As I wrote earlier this week, we live at a time when youth ministry has flat-lined. The way we do youth ministry has failed to increase it’s impact either in the church or in our society. And that flat-lining has created a crossroads.

  • Why do I do what I do? 
  • Why do I invest so much time into these students? 
  • Am I investing in students the right way?
  • Am I making an impact at all? 

These are the questions we ask ourselves at the crossroads. It’s natural. It’s good. You’re aren’t wrong for thinking these thoughts.

My hope is that when we get to these crossroads we don’t double down on strategies we know don’t work. My hope is that we don’t quit and suddenly feel called to church planting or selling life insurance. My hope is that we don’t give up on the church for she is the bride of Christ.

Instead, my hope is that we look at the reality we are in, look both ways at the crossroads… and say “Woohoo! Let’s figure out how some new ways to keep loving on God’s kids!

Stay crazy, my friends. 

Let’s be blog friends. Subscribing via RSS or getting my daily email updates.

youth ministry

Youth Ministry is Flatlining

If I were to plot out the average youth ministry attendance in a local church this is probably what it would look like.

So when I say, “The way you are doing ministry is failing to reach students. It’s not you, it’s your strategy.” Youth workers look at me and say, “No, that’s not true. We are actually reaching more students than we were 10 years ago with less budget.

And from their vantage point, looking at that one view of the population of adolescents in their community, they could be right. They are reaching 10-15% more students than they were 10 years ago.

Flatlined growth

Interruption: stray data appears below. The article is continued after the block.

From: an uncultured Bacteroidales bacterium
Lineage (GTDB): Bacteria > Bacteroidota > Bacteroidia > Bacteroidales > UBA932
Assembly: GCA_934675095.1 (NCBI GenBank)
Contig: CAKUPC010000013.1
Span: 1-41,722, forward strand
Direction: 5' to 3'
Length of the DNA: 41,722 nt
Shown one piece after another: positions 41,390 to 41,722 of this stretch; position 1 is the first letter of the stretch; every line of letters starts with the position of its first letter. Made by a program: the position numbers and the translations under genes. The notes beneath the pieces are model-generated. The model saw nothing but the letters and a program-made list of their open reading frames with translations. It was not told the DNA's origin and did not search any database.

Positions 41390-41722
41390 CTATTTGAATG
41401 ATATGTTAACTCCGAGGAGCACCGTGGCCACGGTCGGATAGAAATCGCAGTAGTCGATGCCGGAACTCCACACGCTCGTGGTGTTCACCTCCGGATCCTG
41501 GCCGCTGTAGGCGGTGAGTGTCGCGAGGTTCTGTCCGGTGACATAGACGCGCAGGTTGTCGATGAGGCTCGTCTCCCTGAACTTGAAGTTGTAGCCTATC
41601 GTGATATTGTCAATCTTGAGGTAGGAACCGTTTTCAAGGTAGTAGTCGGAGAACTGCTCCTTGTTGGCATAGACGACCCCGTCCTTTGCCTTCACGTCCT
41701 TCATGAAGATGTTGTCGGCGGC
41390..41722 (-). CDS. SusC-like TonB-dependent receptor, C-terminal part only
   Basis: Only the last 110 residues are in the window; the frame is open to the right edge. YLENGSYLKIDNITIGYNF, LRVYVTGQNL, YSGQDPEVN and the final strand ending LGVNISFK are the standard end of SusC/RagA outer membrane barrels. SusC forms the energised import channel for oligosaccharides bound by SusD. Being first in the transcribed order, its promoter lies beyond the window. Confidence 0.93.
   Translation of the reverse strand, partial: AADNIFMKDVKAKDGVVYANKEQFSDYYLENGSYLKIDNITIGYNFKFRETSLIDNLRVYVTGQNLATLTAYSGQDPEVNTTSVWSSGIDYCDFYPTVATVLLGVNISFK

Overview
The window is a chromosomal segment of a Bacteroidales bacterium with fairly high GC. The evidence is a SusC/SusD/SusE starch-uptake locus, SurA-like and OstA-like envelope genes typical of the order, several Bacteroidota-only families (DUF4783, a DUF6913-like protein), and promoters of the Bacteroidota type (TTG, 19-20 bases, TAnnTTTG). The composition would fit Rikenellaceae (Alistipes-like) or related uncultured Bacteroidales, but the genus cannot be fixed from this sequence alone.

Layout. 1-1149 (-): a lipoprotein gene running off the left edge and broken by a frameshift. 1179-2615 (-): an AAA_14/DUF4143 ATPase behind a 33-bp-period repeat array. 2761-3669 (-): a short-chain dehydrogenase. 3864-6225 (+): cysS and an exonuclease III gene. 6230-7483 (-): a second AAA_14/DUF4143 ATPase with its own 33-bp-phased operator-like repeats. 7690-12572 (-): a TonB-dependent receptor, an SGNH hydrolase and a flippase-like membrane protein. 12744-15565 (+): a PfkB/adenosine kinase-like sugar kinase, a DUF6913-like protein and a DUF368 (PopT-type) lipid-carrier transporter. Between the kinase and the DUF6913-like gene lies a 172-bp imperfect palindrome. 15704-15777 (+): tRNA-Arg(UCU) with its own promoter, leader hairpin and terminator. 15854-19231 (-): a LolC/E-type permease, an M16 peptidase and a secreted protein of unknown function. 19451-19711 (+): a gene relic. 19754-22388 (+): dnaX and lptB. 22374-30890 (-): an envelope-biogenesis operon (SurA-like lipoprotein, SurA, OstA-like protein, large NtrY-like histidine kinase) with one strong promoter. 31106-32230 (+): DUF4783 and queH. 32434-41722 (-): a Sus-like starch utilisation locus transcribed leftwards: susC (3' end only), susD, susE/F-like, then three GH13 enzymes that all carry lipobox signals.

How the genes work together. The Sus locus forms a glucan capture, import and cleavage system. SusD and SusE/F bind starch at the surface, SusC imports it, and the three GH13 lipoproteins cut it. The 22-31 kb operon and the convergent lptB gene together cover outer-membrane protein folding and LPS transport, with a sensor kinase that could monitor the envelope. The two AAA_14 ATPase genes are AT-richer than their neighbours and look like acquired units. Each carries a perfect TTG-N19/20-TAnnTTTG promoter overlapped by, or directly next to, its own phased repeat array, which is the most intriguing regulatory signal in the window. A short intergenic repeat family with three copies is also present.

However, when you compare students engaged in youth ministry to the overall student population in your school district it looks a lot like this.

This is what I mean by “you are failing to reach students with the programs you currently offer.

Statistically speaking you are flatlined. (As in– no heart beat!) You’re reaching just about the same percentage of people you’ve always reached. That may be OK from a church politics situation but I’m not sure I’m OK with that from a theological position.

And I’m positive that this flatlining has lead to the following problems in youth ministry over the last decade:

  • A general cynicism about youth ministry internally and externally.
  • A decrease in youth ministry staff and general budget funding.
  • An increase in expectations that new youth ministry staff grow the program immediately.
  • Lots of great youth workers moving on to other ministries or careers.
  • The rise of family ministry models designed to circle the wagons. (Historically, youth ministry existed for evangelism. Popular models today are primarily interested in keeping church families engaged.)

Students are involved… just not in youth ministry

According to this 1995 study, 79.9% of all high school students were involved in an after school activity. I know that this study is 17 years old– but we would all agree that that percentage likely hasn’t changed much in 20 years, correct? (Maybe +/- 10%)

Every youth ministry strategy I know of is trying to wedge their way into this pie graph. They are looking for students, ultimately, to forego involvement in one of the programs at the school and invest in their program.

After nearly 40 years of youth ministry we know that this isn’t going to happen. Even the best youth ministry program model might only wedge their way in there by 2-3% of total student involvement.

A theologically appropriate number of students are not going to stop involvement in other things to get “fully engaged” in a local youth ministry program. And even if they did this it wouldn’t be a good strategy for continued growth, would it?

It’s 2012. You have flatlined for the past decade. Are you ready to try a new strategy?

This is why it is said: “Wake up, sleeper, rise from the dead, and Christ will shine on you.”

Ephesians 5:14

Stay tuned, subscribe via RSS or get my daily email. This year we are going to look at new youth ministry strategies that are breaking this model and reshaping the way students engage with Jesus. 

youth ministry

Love is an Orientation DVD

I’m proud to be a part of the youth ministry session of this project with Ginny Olson. Together we talk about ministering to LGBT students in your youth group, creating a safe environment, and bullying.

You can pre-order the DVD curriculum from Amazon here.